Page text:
Little bits of metal worth money.

Typically, these are round and flat (discs), but different countries do this differently.

Originally coins were simply stamped pieces of metal that didn't need to be weighed because the stamp certified what weight and purity they were. Later metal money was replaced with paper that signified the original metal. These days, money has no intrinsic value except what is assigned to it by the market, and coins simply represent (usually small) portions of that kind of money. To "coin" originally means to stamp metal as coins are stamped to put the cute stuff on each side that makes it a "coin" instead of a disc of metal.

Originally, in the Western world, coins were pieces of a metal which was worth something in itself (gold, silver) so the value of the coin was dependent on how much metal was in it and could be decreased by clipping the edges off. However, much of Asia tended to make coins out of relatively low-value metals throughout history, and rely on the power of the issuing government to give the coin value, just as they did with paper money. It was the late 20th century before many Western countries abandoned the idea that coins were only worth the value of their weight in metal. But now coins are generally made of materials chosen for durability and availability so that the value is arbitarily set by the issuer of the coin.

Source: Bernstein, Peter L. The Power of Gold: The History of an Obsession. New York: John Wiley & Sons, 2000.

Coin is also slang for money, used in a collective sense.

Example: "Dave shelled out some serious coin on his girlfriend's boob job."

See also: dough, cash, scratch, scrilla (alternately spelled skrilla), moolah (alternately spelled moola), bank, green, cheese or cheddar.

Coin (koin), n. [F. coin, formerly also coing, wedge, stamp, corner, fr. L. cuneus wedge; prob. akin to E. cone, hone. See Hone, n., and cf. Coigne, Quoin, Cuneiform.]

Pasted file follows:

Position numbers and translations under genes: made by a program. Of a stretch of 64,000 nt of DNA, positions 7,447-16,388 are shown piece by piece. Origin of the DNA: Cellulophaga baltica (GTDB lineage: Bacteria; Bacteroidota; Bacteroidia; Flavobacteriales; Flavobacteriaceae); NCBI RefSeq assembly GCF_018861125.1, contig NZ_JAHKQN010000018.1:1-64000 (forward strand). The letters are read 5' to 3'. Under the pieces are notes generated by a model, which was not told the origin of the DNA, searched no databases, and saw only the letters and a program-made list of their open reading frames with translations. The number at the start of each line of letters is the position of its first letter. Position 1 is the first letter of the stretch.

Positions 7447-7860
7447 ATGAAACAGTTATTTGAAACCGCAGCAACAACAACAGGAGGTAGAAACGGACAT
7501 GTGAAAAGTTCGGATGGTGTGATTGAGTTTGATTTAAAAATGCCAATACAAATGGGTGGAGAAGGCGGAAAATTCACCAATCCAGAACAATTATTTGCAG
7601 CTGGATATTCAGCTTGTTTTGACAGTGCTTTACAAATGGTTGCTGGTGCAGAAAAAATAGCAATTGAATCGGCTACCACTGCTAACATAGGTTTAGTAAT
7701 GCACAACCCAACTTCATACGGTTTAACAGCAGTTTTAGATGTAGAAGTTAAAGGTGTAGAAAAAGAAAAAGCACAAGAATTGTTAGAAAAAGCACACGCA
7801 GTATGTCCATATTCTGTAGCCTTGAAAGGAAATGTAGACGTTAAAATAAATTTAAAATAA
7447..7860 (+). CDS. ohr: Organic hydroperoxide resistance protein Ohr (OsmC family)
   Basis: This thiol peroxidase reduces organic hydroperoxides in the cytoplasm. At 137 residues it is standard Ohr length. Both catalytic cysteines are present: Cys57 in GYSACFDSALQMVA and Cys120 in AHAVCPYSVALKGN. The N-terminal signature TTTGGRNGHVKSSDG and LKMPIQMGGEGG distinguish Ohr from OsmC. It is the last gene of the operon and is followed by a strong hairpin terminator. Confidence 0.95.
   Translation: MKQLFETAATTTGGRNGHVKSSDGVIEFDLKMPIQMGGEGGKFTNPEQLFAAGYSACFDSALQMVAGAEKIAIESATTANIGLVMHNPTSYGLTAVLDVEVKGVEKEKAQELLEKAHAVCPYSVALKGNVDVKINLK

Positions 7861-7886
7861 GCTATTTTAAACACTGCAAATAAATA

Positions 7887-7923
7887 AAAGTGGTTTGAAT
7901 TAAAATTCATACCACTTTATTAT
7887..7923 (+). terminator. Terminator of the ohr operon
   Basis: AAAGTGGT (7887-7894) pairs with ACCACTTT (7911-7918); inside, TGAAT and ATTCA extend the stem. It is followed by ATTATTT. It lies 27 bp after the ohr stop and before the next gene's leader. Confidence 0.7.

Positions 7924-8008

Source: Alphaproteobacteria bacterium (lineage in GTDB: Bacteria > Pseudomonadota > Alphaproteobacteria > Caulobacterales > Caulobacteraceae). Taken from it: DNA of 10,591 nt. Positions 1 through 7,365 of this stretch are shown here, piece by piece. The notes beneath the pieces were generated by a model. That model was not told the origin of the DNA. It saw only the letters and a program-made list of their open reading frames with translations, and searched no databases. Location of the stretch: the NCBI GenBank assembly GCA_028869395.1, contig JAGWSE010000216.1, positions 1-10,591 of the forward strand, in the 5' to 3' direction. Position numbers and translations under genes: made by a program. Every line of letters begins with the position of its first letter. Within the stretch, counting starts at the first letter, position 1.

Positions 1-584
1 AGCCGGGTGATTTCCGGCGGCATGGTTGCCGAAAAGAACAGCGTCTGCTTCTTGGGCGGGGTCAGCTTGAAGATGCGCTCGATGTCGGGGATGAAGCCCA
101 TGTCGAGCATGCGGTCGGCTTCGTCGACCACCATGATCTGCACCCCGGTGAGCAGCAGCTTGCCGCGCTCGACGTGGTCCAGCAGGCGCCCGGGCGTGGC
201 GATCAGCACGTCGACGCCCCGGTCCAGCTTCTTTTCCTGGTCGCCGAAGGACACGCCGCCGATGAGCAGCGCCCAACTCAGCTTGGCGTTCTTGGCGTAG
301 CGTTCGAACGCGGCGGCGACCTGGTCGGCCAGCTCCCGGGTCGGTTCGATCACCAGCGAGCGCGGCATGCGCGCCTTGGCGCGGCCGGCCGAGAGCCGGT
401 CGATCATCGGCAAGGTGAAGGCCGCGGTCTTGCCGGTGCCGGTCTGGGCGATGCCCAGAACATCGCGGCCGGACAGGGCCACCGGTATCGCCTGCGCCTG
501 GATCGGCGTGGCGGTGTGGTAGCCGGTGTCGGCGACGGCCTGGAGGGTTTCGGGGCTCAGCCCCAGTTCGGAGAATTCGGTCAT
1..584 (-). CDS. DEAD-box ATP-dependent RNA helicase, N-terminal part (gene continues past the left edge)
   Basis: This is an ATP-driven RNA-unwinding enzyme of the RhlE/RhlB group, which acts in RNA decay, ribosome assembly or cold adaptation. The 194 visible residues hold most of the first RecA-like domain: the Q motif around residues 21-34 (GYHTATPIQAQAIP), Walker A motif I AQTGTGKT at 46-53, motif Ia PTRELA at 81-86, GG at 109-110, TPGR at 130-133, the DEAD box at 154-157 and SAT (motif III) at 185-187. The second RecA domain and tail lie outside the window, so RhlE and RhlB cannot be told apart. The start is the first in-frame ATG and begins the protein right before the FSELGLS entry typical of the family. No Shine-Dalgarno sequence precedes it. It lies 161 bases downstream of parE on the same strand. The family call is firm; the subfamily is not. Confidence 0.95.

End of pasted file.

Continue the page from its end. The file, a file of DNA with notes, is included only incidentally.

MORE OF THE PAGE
1.

A quoin; a corner or external angle; a wedge. See Coigne, and Quoin.

2.

A piece of metal on which certain characters are stamped by government authority, making it legally current as money; -- much used in a collective sense.

It is alleged that it [a subsidy] exceeded all the current coin of the realm.
Hallam.

3.

That which serves for payment or recompense.

The loss of present advantage to flesh and blood is repaid in a nobler coin.
Hammond.

Coin balance. See Illust. of Balance. -- To pay one in his own coin, to return to one the same kind of injury or ill treatment as has been received from him. [Colloq.]

 

© Webster 1913.


Coin, v. t. [imp. & p. p. Coined (koind); p. pr. & vb. n. Coining.]

1.

To make of a definite fineness, and convert into coins, as a mass of metal; to mint; to manufacture; as, to coin silver dollars; to coin a medal.

2.

To make or fabricate; to invent; to originate; as, to coin a word.

Some tale, some new pretense, he daily coined,
To soothe his sister and delude her mind.
Dryden.

3.

To acquire rapidly, as money; to make.

Tenants cannot coin rent just at quarter day.
Locke.

 

© Webster 1913.


Coin, v. i.

To manufacture counterfeit money.

They cannot touch me for coining.
Shak.

 

© Webster 1913.

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